Lanier v. San Joaquin Valley Officials Association et al

Filing 7

FINDINGS and RECOMMENDATIONS Regarding Plaintiff's 1 Complaint signed by Magistrate Judge Gary S. Austin on 6/3/2015. Objections to F&R due by 7/9/2015. (Martinez, A)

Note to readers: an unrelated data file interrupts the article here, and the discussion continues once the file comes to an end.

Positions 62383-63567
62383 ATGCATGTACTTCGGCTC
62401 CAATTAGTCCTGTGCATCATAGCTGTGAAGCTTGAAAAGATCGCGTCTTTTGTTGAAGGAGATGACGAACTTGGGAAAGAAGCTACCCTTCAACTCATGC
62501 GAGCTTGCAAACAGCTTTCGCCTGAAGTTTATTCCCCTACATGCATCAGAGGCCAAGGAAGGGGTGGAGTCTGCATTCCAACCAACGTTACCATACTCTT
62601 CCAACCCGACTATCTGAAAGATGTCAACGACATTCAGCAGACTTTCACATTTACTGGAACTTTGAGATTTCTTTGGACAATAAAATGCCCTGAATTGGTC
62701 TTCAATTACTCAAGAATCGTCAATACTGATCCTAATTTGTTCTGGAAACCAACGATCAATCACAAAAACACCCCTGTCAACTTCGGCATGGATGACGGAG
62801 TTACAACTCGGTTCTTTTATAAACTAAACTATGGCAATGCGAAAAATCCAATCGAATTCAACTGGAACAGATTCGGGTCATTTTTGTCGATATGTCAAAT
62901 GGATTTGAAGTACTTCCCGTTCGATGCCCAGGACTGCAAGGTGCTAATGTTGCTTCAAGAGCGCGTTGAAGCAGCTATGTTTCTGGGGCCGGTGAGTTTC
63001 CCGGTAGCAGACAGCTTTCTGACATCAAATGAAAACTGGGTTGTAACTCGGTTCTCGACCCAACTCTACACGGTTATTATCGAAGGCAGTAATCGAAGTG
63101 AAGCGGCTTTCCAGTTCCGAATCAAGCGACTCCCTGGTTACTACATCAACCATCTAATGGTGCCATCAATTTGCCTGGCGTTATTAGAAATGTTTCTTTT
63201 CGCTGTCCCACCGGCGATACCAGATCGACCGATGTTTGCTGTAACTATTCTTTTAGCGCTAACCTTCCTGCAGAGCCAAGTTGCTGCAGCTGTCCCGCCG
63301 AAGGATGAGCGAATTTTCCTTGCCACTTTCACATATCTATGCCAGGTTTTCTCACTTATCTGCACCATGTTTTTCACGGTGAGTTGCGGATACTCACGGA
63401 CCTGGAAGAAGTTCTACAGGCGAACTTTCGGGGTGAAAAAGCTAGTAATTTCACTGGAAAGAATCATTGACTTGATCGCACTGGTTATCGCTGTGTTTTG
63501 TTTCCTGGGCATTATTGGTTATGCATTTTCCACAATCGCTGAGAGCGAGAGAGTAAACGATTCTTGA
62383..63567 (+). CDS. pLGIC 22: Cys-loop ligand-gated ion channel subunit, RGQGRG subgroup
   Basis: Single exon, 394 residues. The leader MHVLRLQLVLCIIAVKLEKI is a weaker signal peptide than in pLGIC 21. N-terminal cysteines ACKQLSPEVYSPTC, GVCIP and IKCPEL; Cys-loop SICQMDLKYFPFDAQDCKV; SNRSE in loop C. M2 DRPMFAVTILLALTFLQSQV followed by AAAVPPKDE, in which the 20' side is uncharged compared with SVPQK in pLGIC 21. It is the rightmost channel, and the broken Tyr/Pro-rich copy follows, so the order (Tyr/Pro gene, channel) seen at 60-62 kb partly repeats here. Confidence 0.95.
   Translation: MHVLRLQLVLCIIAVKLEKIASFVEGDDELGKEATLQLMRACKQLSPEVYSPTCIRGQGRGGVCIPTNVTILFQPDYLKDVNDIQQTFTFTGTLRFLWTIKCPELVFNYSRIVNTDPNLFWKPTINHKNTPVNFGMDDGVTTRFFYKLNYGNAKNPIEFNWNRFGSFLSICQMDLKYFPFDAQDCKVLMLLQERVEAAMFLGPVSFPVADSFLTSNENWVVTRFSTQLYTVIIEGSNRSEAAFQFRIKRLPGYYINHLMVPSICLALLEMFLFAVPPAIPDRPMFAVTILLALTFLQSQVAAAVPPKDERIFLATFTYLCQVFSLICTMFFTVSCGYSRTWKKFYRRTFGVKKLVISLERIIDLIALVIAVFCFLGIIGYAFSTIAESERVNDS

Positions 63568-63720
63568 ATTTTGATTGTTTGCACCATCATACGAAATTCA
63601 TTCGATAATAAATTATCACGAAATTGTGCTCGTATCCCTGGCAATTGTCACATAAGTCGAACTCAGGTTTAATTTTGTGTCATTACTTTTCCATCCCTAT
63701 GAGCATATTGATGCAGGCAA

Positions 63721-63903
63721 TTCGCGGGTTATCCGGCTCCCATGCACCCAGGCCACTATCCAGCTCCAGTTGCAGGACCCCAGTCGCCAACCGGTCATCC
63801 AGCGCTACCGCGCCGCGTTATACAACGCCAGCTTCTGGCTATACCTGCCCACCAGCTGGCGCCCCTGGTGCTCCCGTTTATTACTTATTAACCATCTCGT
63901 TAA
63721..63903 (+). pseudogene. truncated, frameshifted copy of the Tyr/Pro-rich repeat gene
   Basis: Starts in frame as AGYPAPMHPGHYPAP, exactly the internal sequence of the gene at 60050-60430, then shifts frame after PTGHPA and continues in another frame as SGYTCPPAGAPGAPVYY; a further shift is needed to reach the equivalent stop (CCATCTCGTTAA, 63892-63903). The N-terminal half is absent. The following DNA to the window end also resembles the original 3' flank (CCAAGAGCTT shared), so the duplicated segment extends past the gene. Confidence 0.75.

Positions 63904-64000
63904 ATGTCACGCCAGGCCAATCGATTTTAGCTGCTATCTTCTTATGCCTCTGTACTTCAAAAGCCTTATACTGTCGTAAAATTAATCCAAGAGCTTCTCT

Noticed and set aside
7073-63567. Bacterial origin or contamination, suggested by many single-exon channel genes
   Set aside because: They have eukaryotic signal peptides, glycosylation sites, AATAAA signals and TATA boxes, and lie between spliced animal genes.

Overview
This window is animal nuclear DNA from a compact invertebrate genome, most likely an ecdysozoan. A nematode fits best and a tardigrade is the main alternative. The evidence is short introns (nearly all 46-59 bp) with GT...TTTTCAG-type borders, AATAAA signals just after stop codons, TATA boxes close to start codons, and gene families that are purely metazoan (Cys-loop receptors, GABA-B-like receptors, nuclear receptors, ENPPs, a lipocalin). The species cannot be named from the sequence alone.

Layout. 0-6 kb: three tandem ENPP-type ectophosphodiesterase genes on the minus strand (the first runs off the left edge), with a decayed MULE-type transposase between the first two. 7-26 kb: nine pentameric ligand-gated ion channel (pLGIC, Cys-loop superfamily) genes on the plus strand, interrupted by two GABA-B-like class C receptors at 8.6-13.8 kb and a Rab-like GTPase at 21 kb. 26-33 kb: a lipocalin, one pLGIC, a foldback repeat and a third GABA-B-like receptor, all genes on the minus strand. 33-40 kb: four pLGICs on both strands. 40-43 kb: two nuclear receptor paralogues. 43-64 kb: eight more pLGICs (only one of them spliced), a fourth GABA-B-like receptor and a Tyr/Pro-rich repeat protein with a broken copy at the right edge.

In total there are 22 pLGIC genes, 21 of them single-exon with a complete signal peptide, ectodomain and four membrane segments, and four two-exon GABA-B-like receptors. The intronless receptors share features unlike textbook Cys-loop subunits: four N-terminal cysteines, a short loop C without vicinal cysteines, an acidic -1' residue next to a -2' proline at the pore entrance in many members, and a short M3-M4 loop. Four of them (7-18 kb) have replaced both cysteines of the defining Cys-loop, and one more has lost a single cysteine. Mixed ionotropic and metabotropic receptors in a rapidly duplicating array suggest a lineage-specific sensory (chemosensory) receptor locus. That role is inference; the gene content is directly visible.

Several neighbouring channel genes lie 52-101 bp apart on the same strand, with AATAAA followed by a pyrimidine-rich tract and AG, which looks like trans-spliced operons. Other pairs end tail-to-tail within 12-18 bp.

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1 2 3 4 5 6 7 UNITED STATES DISTRICT COURT 8 EASTERN DISTRICT OF CALIFORNIA 9 10 JAMES M. LANIER, 11 Plaintiff, 12 v. FINDINGS AND RECOMMENDATIONS REGARDING PLAINTIFF’S COMPLAINT 13 14 14-cv-01938-JAM-GSA SAN JOAQUIN VALLEY OFFICIALS ASSOCIATION, et al. 15 Defendants. (ECF No. 1) 16 17 I. 18 19 INTRODUCTION Plaintiff James M. Lanier (“Plaintiff”), appearing pro se, filed a Complaint (the “Complaint”) on December 4, 2014. (ECF No. 1.) The Complaint alleges violations of 42 U.S.C. 20 §§ 1981, 1983, and 2000d against the San Joaquin Valley Officials Association and the individual 21 22 23 24 25 26 27 members of the Association‟s Board of Directors (collectively, the “Defendants”). Id. The Court has screened the Complaint and makes its recommendations herein. II. LEGAL STANDARD Under 28 U.S.C. § 1915(e)(2), the Court must conduct a review of a complaint to determine whether it “state[s] a claim on which relief may be granted,” is “frivolous or malicious,” or “seek[s] monetary relief against a defendant who is immune from such relief.” If 28 1 1 the Court determines that the complaint fails to state a claim, it must be dismissed. Id. Leave to 2 amend may be granted to the extent that the deficiencies of the complaint can be cured by 3 amendment. Cato v. United States, 70 F.3d 1103, 1106 (9th Cir. 1995). 4 A complaint must contain “a short and plain statement of the claim showing that the 5 6 pleader is entitled to relief . . . .” Fed. R. Civ. P. 8(a)(2). Detailed factual allegations are not 7 required, but “[t]hreadbare recitals of the elements of a cause of action, supported by mere 8 conclusory statements, do not suffice.” Ashcroft v. Iqbal, 556 U.S. 662, 678 (2009) (citing Bell 9 Atlantic Corp. v. Twombly, 550 U.S. 544, 555, 127 S.Ct. 1955, 1964-65 (2007)). Plaintiff must set 10 11 forth “sufficient factual matter, accepted as true, to „state a claim that is plausible on its face.‟” Ashcroft v. Iqbal, 556 U.S. at 663 (quoting Twombly, 550 U.S. at 555). While factual allegations 12 13 are accepted as true, legal conclusion are not. Id. at 678. In determining whether a complaint states an actionable claim, the Court must accept the 14 15 allegations in the complaint as true, Hospital Bldg. Co. v. Trs. of Rex Hospital, 425 U.S. 738, 740 16 (1976), construe pro se pleadings liberally in the light most favorable to the Plaintiff, Resnick v. 17 Hayes, 213 F.3d 443, 447 (9th Cir. 2000), and resolve all doubts in the Plaintiff‟s favor. Jenkins 18 v. McKeithen, 395 U.S. 411, 421 (1969). Pleadings of pro se plaintiffs “must be held to less 19 stringent standards than formal pleadings drafted by lawyers.” Hebbe v. Pliler, 627 F.3d 338, 342 20 21 (9th Cir. 2010) (holding that pro se complaints should continue to be liberally construed after 22 Iqbal). 23 III. PLAINTIFF’S ALLEGATIONS 24 The Complaint explains that Plaintiff is an African-American male who owns and 25 operates a company called the “SportsTime Officials Association” (“SportsTime”). SportsTime 26 provides officiating services for school sports activities. In July 2013, Plaintiff sought to obtain 27 subcontracting work for SportsTime from the San Joaquin Valley Officials Association 28 2 1 (“SJVOA”), a nonprofit organization which had contracted with Fresno County to provide 2 officiating services for its school sports programs. Plaintiff suggested to Defendants that they did 3 not have a history of retaining African-American members and that retaining him would help to 4 alleviate that lack of diversity. Plaintiff alleges that he was the most qualified candidate for the 5 6 work for which he applied. 7 In August 2013, Plaintiff was informed that his proposal had been rejected by SJVOA‟s 8 Board of Directors. Plaintiff alleges that he was the victim of disparate treatment because of his 9 race and points to SJVOA‟s historical lack of African-American membership and subcontractors 10 as evidence. He also suggests that a “glass ceiling” exists within SJVOA with respect to African- 11 American contractors with SJVOA, although he does not specify particular practices to support 12 13 14 15 16 this conclusion. IV. DISCUSSION a. 42 U.S.C. § 1981 Section 1981 is intended to “forbid all racial discrimination in the making of private as 17 well as public contracts.” Martinez v. Oakland Scavenger Co., 680 F.Supp. 1377, 1388 (N.D. Cal. 18 1987). A claim under § 1981 thus requires a plaintiff to “show intentional discrimination on 19 account of race.” Evans v. McKay, 869 F.2d 1341, 1344 (9th Cir. 1989). Section 1981 can only be 20 21 violated by purposeful discrimination. General Bld. Contractor’s Ass’n, Inc. v. Pennsylvania, 458 22 U.S. 375, 391 (1982); Evans, 869 F.2d at 1344. “[O]vert acts coupled with some direct evidence 23 that the defendants‟ conduct was motivated by racial animus” are sufficient to survive dismissal 24 at the pleading stage of litigation. Evans, 869 F.2d at 1345, citing Usher v. City of Los Angeles, 25 828 F.2d 556, 561 (9th Cir. 1987). 26 Plaintiff explains that he is African-American and applied to enter into a private contract 27 with SJVOA. (Complaint ¶ 15(e), ECF No. 1.) He alleges that Defendants have a history of 28 3 1 excluding African-Americans from the SJVOA Board of Directors and from contracts with 2 SJVOA. (Complaint ¶¶ 15(d), (g), ECF No. 1.) He also alleges that he was the most qualified 3 candidate to apply for the contract, although he does not allege that the contract was eventually 4 awarded to a non-African-American. (Complaint ¶ 15(f), ECF No. 1.) 5 6 7 8 9 10 11 Construing the Complaint liberally for the purposes of a pro se screening, Plaintiff has sufficiently stated a claim against Defendants. b. 42 U.S.C. § 1983 To state a claim under § 1983, a plaintiff “must allege a violation of a right secured by the Constitution and laws of the United States, and must show that the alleged deprivation was committed by a person acting under color of state law.” West v. Atkins, 487 U.S. 42, 48 (1988). 12 13 14 Plaintiff must demonstrate that each defendant personally participated in the deprivation of his rights. Iqbal, 556 U.S. at 677; Simmons v. Navajo Cnty., Ariz., 609 F.3d 1011, 1020-21 (9th Cir. 15 2010); Ewing v. City of Stockton, 588 F.3d 1218, 1235 (9th Cir. 2009). The complaint must allege 16 that every defendant also acted with the requisite state of mind to violate underlying 17 constitutional provision. OSU Student Alliance v. Ray, 699 F.3d 1053, 1070 (9th Cir. 2012). 18 19 Plaintiff does not explain which of his rights was violated by Defendants‟ actions that give rise to a § 1983 claim. Buckley v. City of Redding, 66 F.3d 188, 190 (9th Cir. 1995) (“In a section 20 21 1983 action, the plaintiff must establish that Congress created an enforceable statutory right”). 22 However, the Complaint fails because the private parties named in the Complaint were not acting 23 under color of state law. “[P]rivate parties are not generally acting under color of state law,” and 24 the mere allegation that a private party was acting under color of state law does not make it so. 25 Price v. State of Hawaii, 939 F.2d 702, 707-08 (9th Cir. 1991); Gauvin v. Trombatore, 682 26 F.Supp. 1067, 1071 (N.D. Cal. 1988) (“The relationship between the state and the private actor 27 which establishes state action must be pled in some detail”). The Complaint explains that 28 4 1 Defendants are a private business that contracts with Fresno County to provide sports officiating 2 services and individuals associated with that business. A contractual relationship with a state 3 actor does not convert a private business into a state actor itself, however. Gauvin, 682 F.Supp. at 4 1071 (private defendants who contracted with CalTrans not state actors under § 1983). 5 Leave to amend cannot remedy this deficiency. The allegations that Plaintiff has already 6 7 made in the Complaint make clear that Defendants are not state entities. More factual allegations 8 will not allow Plaintiff to resolve the inconsistencies he has already established in the Complaint. 9 c. 42 U.S.C. § 2000d 10 Section 2000d of Title 42 of the United States Code provides that: 11 13 No person in the United States shall, on the ground of race, color, or national origin, be excluded from participation in, be denied the benefits of, or be subjected to discrimination under any program or activity receiving Federal financial assistance. 14 To state a claim under this statute, “a plaintiff need only allege that (1) the entity involved 12 15 16 17 18 is engaging in racial discrimination; and (2) the entity involved is receiving federal financial assistance.” Clarke v. Upton, 703 F.Supp.2d 1037, 1050 (E.D. Cal. 2010), quoting Epileptic Found. v. City and County of Maui, 300 F.Supp.2d 1003, 1011 (D. Haw. 2003). Plaintiff has 19 pleaded both of these elements. He alleges that he was not retained to provide services for 20 Defendants because they had a historical practice against working with any “African-American 21 contractor seeking to subcontract or do business” with SJVOA. (Complaint ¶ 15(i), ECF No. 1.) 22 23 He further contends that SJVOA was a recipient of federal financial assistance, albeit indirectly, through funds received by Fresno County for its school athletic programs.1 (Complaint ¶ 21, ECF 24 25 No. 1.) Construing Plaintiff‟s Complaint liberally (as the Court is required to do), Plaintiff has 26 1 27 28 An entity need not receive federal funds directly to fall within the definition of “receiving Federal financial assistance,” although merely benefitting from federal funds is not enough. NCAA v. Smith, 525 U.S. 459, 468 (1999) (“Entities that receive federal assistance, whether directly or through an intermediary, are recipients within the meaning of Title IX; entities that benefit economically from federal assistance are not”). 5 1 2 3 4 sufficiently stated a claim under 42 U.S.C. § 2000d. V. RECOMMENDATION For the reasons set forth above, the Court RECOMMENDS the following: 1. Plaintiff‟s claim against Defendants under 42 U.S.C. § 1981 (First Cause of Action) be 5 allowed to proceed; 6 7 2. Plaintiff‟s claim against Defendants under 42 U.S.C. § 2000d (Third Cause of Action) be allowed to proceed; and 8 9 3. Plaintiff‟s claim against Defendants under 42 U.S.C. § 1983 (Second Cause of Action) 10 11 be DISMISSED WITH PREJUDICE. These findings and recommendations will be submitted to the district judge assigned to 12 13 14 this case pursuant to the provisions of Title 28 U.S.C. § 636(b)(l). Within thirty (30) days after being served with these Findings and Recommendations, Plaintiff may file written objections 15 with the Court. The document should be captioned “Objections to Magistrate Judge's Findings 16 and Recommendations.” Plaintiff is advised that failure to file objections within the specified 17 time may waive the right to appeal the District Court‟s order. Martinez v. Ylst, 951 F.2d 1153 (9th 18 Cir. 1991). 19 20 21 22 IT IS SO ORDERED. Dated: June 3, 2015 /s/ Gary S. Austin UNITED STATES MAGISTRATE JUDGE 23 24 25 26 27 28 6